tion peakedness. Kurtosis of the normal distribution equals three.

The excess kurtosis, Ke Â¼ K Ã€ 3, is often used as a measure of devi-

ation from the normal distribution. In particular, positive excess

kurtosis (or leptokurtosis) indicates more frequent medium and large

deviations from the mean value than is typical for the normal distri-

bution. Leptokurtosis leads to a flatter central part and to so-called

fat tails in the distribution. Negative excess kurtosis indicates frequent

small deviations from the mean value. In this case, the distribution

sharpens around its mean value while the distribution tails decay

faster than the tails of the normal distribution.

The joint distribution of two random variables X and Y is the

generalization of the cumulative distribution (see 3.1.3)

Ã°Ã°

b c

c) Â¼

Pr(X b, Y h(x, y)dxdy (3:1:11)

Ã€1 Ã€1

In (3.1.11), h(x, y) is the joint density that satisfies the normalization

condition

Ã°Ã°

11

h(x, y)dxdy Â¼ 1 (3:1:12)

Ã€1 Ã€1

20 Probability Distributions

Two random variables are independent if their joint density function

is simply the product of the univariate density functions: h(x, y) Â¼

f (x)g(y). Covariance between two variates provides a measure of their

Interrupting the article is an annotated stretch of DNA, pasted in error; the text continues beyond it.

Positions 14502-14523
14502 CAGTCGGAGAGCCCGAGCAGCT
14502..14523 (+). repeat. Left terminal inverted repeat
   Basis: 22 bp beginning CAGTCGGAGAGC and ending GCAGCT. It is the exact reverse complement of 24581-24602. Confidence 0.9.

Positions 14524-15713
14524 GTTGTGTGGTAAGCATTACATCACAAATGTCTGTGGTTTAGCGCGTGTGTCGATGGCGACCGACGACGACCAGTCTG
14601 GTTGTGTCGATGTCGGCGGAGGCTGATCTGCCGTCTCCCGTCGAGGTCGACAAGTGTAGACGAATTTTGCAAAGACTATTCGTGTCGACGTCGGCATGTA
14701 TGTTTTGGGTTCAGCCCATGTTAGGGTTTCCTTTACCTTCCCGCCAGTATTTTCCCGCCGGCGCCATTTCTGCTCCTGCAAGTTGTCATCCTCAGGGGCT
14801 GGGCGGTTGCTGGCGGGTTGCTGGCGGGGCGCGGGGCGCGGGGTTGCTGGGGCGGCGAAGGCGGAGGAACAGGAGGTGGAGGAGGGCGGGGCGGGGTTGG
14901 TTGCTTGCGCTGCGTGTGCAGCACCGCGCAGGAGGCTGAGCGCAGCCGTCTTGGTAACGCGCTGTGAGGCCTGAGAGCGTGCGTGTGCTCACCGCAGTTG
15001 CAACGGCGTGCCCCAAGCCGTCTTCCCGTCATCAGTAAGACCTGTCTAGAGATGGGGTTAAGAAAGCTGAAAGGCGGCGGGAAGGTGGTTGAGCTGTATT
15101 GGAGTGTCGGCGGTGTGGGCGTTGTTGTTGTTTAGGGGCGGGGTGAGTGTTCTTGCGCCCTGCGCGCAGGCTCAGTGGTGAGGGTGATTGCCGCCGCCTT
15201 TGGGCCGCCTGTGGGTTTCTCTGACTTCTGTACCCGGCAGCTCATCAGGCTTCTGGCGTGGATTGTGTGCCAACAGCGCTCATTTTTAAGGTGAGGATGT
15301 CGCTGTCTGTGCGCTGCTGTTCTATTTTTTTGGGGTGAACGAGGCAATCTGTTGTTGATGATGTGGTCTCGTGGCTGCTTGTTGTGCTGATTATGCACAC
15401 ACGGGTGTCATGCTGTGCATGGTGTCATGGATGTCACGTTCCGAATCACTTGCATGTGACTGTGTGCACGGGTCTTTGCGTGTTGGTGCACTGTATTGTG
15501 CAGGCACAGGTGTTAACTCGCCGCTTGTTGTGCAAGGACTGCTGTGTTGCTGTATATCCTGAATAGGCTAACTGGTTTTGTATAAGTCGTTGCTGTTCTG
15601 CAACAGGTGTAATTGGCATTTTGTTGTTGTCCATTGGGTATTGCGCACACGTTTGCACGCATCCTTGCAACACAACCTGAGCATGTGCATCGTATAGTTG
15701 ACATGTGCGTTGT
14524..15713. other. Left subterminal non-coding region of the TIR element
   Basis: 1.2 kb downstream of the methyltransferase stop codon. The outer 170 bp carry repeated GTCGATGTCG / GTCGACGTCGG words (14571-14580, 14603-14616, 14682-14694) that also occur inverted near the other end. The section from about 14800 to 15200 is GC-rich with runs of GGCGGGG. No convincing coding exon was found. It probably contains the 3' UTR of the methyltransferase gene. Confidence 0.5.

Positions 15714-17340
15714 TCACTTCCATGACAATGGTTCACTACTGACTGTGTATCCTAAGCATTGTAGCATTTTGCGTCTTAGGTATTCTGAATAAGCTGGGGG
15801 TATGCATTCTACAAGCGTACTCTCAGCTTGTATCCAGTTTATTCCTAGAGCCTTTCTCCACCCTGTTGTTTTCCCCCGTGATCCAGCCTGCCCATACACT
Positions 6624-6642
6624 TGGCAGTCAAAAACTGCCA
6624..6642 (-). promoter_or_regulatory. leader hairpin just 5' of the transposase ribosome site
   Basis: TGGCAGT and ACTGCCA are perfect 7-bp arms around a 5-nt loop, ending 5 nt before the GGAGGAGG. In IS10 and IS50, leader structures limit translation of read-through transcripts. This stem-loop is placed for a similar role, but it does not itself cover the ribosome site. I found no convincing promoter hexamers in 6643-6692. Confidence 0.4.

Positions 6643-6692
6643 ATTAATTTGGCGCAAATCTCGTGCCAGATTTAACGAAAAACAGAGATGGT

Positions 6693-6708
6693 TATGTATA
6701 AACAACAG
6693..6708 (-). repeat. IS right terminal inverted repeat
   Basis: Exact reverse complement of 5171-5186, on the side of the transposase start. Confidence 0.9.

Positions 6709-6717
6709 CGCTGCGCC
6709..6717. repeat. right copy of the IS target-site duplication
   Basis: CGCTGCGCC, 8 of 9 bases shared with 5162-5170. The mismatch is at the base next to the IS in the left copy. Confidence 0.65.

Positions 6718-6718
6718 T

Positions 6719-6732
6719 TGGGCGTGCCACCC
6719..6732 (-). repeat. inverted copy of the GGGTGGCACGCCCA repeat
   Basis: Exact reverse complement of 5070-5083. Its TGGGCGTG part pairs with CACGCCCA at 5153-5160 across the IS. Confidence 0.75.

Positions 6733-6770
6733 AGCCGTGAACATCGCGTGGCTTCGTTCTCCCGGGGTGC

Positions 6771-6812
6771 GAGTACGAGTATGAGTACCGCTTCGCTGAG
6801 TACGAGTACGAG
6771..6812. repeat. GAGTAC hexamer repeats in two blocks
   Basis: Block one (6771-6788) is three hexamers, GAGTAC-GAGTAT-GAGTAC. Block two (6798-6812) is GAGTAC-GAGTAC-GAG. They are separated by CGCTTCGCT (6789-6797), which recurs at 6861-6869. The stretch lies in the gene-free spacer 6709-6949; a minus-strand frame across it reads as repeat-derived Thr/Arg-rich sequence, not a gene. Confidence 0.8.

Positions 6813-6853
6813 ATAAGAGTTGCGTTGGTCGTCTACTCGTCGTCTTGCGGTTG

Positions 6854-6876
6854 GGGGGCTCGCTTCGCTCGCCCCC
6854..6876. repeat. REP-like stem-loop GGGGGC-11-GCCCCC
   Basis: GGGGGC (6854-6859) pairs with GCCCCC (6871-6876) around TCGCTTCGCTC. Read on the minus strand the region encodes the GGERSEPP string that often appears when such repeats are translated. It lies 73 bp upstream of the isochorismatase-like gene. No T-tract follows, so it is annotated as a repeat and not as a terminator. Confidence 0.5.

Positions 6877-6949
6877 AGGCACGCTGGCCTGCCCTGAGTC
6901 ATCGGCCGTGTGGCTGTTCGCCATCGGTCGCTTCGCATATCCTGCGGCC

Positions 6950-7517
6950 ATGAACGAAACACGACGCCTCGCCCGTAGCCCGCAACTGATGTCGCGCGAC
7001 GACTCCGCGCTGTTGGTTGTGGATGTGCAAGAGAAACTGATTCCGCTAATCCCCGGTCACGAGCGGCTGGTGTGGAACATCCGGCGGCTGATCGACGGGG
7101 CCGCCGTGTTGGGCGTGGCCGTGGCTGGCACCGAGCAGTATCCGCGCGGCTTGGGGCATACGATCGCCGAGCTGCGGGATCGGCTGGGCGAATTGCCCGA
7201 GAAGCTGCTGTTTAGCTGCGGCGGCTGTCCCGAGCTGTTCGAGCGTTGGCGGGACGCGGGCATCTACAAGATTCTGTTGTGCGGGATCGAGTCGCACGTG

simultaneous change. Consider two variates, X and Y, that have the

means mX and mY , respectively. Their covariance equals

Cov(x, y) sXY Â¼ E[(x Ã€ mX )(y Ã€ mY )] Â¼ E[xy] Ã€ mX mY (3:1:13)

Obviously, covariance reduces to variance if X Â¼ Y: sXX Â¼ sX 2 .

Positive covariance between two variates implies that these variates

tend to change simultaneously in the same direction rather than in

opposite directions. Conversely, negative covariance between two

variates implies that when one variate grows, the second one tends

to fall and vice versa. Another popular measure of simultaneous

change is the correlation coefficient

Corr(x, y) Â¼ Cov(x:y)=(sX sY ) (3:1:14)

The values of the correlation coefficient are within the range [ Ã€ 1, 1].

In the general case with N variates X1 , . . . , XN (where N > 2),

correlations among variates are described with the covariance matrix.